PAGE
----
The plasticity of development: How knowledge of epigenetics may advance understanding of eating disorders

Authors

  • Michael Strober PhD, ABPP,

    Corresponding author
    1. Department of Psychiatry & Biobehavioral Sciences, Semel Institute for Neuroscience & Human Behavior, David Geffen School of Medicine, University of California, Los Angeles
    2. Stewart & Lynda Resnick Neuropsychiatric Hospital at UCLA, Los Angeles, California
    • Correspondence to: Michael Strober, UCLA Semel Institute for Neuroscience and Human Behavior, 760 Westwood Plaza, Los Angeles, CA 90024. E-mail: mstrober@mednet.ucla.edu

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  • Tara Peris PhD,

    1. Department of Psychiatry & Biobehavioral Sciences, Semel Institute for Neuroscience & Human Behavior, David Geffen School of Medicine, University of California, Los Angeles
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  • Howard Steiger PhD

    1. Douglas Institute Eating Disorders Program, Quebec, Canada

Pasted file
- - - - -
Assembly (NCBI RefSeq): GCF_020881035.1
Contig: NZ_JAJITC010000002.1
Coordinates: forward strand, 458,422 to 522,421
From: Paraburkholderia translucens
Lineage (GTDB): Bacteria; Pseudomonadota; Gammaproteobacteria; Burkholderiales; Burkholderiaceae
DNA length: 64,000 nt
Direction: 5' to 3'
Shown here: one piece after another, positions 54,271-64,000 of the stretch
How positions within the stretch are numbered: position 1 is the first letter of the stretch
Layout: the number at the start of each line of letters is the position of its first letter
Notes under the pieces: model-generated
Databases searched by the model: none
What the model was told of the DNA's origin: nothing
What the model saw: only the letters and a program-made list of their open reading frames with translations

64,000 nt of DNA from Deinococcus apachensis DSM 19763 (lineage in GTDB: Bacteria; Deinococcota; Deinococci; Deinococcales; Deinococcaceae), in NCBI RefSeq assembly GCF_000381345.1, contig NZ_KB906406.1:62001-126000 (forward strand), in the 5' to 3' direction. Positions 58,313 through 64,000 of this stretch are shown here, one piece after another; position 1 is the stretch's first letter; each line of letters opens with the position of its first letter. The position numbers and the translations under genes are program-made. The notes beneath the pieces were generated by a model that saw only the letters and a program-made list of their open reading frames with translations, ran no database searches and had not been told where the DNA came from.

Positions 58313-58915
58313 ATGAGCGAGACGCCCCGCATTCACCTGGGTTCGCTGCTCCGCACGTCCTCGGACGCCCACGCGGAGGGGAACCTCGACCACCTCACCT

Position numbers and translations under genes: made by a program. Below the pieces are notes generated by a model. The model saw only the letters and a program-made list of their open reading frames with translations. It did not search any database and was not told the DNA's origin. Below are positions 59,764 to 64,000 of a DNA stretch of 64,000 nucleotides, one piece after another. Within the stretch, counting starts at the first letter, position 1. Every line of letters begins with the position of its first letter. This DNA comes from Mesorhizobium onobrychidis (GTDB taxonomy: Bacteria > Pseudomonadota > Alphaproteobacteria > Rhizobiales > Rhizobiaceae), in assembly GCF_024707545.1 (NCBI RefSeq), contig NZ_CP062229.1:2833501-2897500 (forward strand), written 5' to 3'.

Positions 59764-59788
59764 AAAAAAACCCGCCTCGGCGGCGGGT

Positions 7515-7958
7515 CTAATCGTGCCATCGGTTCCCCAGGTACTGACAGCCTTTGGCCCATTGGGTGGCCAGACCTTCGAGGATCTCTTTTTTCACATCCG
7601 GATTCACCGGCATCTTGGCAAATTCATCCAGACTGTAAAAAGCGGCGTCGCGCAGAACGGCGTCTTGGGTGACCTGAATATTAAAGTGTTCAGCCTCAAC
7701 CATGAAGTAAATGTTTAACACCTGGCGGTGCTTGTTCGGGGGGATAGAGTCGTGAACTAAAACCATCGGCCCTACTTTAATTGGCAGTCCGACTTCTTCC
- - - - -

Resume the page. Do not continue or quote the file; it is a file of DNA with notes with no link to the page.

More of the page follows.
2. Department of Psychiatry, McGill University, Montreal, Quebec, Canada
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  • Supported by the Resnick Endowed Chair in Eating Disorders.

ABSTRACT

Objective

To depict the processes through which animals and human beings engage their environment in continuously evolving states of conflict and cooperation.

Method

Descriptive literature review.

Results

Life history outcomes are more relative than they are absolute. Genetic variations play a crucial role, but heavily influencing behavioral outcomes, psychopathology included, are external cues that epigenetically remodel DNA along experience-dependent signaling pathways. The result is phenotypes that either optimize adjustment, or constrain it.

Discussion

Knowledge of epigenetic mechanisms may help shed new light on the origin of maturational phenotypes underlying eating disorders and why adjusting treatments to these realities warrants our attention. © 2014 Wiley Periodicals, Inc. (Int J Eat Disord 2014; 47:696–704)

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